I'd never heard of Llamasoft or Jeff until this thread... Guess I've been living under a rock there as we owned Spectrums, Commodores, an MSX, and probably around 100 games before I was even born (in 86). If I loaded up the games I used to play I'd probably spot some llama logos in them, but I didn't pay much attention to who developed them at the time... Except for the games that inspired me as a developer myself. And those were primarily games by the Oliver Twins, Codemasters (Darling brothers), and a little later, Bullfrog, Interplay, and id software.

Having now read the Llamasoft history (still unfinished? 😔) I've added Jeff to my list of early developers to respect. From what he's written I get the feeling he's not the kind of person I'd particularly get along with, but at the same time I have a slightly unconditional love for people who, without the help of teachers or the Internet, managed to figure out those old machines and start an industry that gave me my childhood hobby and now career. This industry was literally founded by kids, most of which coming from families who struggled to scrape together the money for a computer, and they had such minimal resources to learn from. It's incredible that we've come so far in such a small amount of time, and it's entirely thanks to people like Jeff.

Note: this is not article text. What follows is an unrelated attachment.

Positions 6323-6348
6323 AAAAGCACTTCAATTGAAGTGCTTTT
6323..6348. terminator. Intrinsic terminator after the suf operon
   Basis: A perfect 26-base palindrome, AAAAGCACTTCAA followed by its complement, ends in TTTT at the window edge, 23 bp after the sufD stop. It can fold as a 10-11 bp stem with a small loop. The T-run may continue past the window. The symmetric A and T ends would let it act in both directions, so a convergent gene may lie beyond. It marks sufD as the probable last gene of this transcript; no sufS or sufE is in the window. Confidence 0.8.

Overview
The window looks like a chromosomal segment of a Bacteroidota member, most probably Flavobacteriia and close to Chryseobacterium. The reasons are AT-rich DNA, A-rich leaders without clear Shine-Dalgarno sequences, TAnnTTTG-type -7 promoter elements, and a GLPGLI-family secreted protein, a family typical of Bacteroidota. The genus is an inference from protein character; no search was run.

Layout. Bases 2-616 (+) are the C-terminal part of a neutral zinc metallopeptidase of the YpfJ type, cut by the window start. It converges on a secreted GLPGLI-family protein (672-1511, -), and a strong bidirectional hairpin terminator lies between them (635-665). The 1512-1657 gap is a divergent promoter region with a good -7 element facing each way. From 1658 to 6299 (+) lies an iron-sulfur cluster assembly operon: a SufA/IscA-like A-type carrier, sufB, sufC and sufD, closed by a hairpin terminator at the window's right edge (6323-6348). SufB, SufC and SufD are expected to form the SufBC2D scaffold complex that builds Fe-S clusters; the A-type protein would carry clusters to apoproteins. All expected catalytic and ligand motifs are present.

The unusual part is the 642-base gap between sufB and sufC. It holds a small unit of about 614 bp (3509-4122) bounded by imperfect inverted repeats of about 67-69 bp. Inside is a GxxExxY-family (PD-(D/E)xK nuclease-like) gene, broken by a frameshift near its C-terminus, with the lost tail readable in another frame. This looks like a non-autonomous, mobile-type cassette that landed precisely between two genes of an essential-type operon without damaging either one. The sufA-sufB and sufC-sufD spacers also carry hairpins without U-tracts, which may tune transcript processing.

[TOPIC: post.html]
#10

Michael Flad

[GLOBAL: userInfoPane.html]
Michael Flad
  • Contributor

  • 196 posts
  • Corona SDK